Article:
2013 (Swedish)In: Vård i Norden, ISSN 0107-4083, E-ISSN 1890-4238, Vol. 33, no 4, p. 14-18Article in journal (Refereed) Published
Abstract [en]

To suffer from kidney failure requiring dialysis is a major setback on the patient’s life situation. The trend in dialysis care is that the patients should be increasingly involved in their own dialysis treatment. The aim of this study was to illustrate the patients’ experiences of participation in their own dialysis treatment. A qualitative approach was chosen and the study consists of nine narrative interviews with patients in self-care dialysis who had hemodialysis or peritoneal dialysis at two different hospitals. The results are categorized into the areas of safety and freedom. In order to feel safe the patients must have good knowledge of their disease and dialysis treatment. Patients experience freedom when they participate in their own dialysis treatment and may manage their dialysis schedule. The result also shows that the patients perceive themselves to be healthier when they are able to perform their own dialysis. The major challenge for today’s dialysis care is to involve the patients more in their own treatment and to offer them greater flexibility.

Keyword
freedom, hemodialysis, self-care dialysis, participation, peritoneal dialysis, security
National Category
Medical and Health Sciences
Identifiers
urn:nbn:se:hj:diva-19954 (URN)
Available from: 2012-11-29 Created: 2012-11-29 Last updated: 2017-12-07Bibliographically approved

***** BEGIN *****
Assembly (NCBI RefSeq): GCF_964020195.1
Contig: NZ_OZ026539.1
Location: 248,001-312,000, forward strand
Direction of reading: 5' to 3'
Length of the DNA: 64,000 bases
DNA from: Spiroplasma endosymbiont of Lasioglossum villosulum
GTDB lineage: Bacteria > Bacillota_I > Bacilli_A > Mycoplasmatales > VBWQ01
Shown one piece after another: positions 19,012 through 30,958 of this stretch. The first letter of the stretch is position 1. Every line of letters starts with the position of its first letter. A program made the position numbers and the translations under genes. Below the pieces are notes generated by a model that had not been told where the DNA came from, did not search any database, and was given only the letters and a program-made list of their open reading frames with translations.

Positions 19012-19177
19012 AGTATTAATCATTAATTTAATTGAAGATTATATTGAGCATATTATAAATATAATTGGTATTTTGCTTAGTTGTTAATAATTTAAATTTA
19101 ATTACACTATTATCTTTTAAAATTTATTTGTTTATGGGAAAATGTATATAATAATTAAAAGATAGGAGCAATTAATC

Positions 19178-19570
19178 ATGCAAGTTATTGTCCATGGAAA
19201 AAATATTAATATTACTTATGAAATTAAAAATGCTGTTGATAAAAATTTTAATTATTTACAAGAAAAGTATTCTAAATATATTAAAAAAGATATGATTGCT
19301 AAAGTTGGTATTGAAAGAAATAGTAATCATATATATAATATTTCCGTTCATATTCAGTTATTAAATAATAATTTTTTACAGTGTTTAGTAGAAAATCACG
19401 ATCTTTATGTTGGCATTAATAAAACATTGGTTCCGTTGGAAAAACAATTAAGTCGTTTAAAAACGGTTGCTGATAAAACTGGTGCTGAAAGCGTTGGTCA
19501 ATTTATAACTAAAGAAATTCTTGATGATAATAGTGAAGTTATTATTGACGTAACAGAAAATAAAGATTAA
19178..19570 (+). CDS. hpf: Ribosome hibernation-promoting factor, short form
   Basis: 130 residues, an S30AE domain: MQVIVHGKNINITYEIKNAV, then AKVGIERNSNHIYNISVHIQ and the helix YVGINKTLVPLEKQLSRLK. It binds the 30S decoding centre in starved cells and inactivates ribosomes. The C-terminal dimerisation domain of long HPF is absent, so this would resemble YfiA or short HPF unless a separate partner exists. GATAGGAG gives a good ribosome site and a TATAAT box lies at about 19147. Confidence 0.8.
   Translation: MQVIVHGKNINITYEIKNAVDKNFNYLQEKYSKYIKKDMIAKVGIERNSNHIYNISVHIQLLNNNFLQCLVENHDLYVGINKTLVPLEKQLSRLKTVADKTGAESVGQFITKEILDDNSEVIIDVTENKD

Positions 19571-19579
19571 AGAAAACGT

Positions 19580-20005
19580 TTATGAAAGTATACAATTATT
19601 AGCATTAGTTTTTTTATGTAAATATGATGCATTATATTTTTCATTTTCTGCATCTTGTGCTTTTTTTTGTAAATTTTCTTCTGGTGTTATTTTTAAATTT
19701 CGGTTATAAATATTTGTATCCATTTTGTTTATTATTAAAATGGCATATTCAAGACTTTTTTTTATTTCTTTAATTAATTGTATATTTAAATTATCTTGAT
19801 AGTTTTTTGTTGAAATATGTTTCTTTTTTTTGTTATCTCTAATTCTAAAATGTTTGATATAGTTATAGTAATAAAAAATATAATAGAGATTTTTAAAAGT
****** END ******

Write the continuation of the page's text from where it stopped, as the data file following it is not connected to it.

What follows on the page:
Milton da Silva, J. & Henricson, M. (2013). Promotion of hope in patients care for in an intensive care unit in Indonesia. Vård i Norden, 33(1), 4-8
Open this publication in new window or tab >>Promotion of hope in patients care for in an intensive care unit in Indonesia
2013 (English)In: Vård i Norden, ISSN 0107-4083, E-ISSN 1890-4238, Vol. 33, no 1, p. 4-8Article in journal (Refereed) Published
Abstract [en]

Aim and objective: The aim was to describe the nurses’ perception about how to promote hope in critically ill patients, cared for in intensive care units in Indonesia.

Background: The concept of hope and hopelessness has been in focused in nursing from various orientations as a subjective phenomenon in relation to illness experiences. There is a lack of studies examining patterns of how nurses promote hope in critically ill patients in in tensivecare.

Design and Method: Five specialized intensive care nurses from two different intensive care units were interviewed. The interviews were analysed according to a qualitative content analysis.

Results: The patient’s hope is something personal and depends on different factors. These factors can either be a supporting system or an inhibiting factor to the nurse’s illumination of hope. Meaning, if something is very important for the patient (i.e. the family), there can be a radical difference if that person is present and supporting, present and not supporting or even not present at all.

Conclusion: By using interventions including information, communication and religion, the nurses may release hope within the patient. This hope can be cultural and socially bound but it does not avoid the facts of the promotion that can be tailored by the nurses to individual circumstances and possibly used in other wards but also in different countries.

Keyword
hope, intensive care, Indonesia, nurses, content analysis
National Category
Medical and Health Sciences
Identifiers
urn:nbn:se:hj:diva-17140 (URN)
Available from: 2012-01-15 Created: 2012-01-15 Last updated: 2017-12-08Bibliographically approved
Henricson, M. (2012). Diskussion. In: Henricson. M (Ed.), Vetenskaplig teori och metod. Från idé till examination inom omvårdnad: (pp. 471-479). Lund: Studentlitteratur
Open this publication in new window or tab >>Diskussion
2012 (Swedish)In: Vetenskaplig teori och metod. Från idé till examination inom omvårdnad / [ed] Henricson. M, Lund: Studentlitteratur, 2012, p. 471-479Chapter in book (Other academic)
Place, publisher, year, edition, pages
Lund: Studentlitteratur, 2012
National Category
Medical and Health Sciences
Identifiers
urn:nbn:se:hj:diva-19955 (URN)978-91-44-07135-0 (ISBN)
Available from: 2012-11-29 Created: 2012-11-29 Last updated: 2015-09-01Bibliographically approved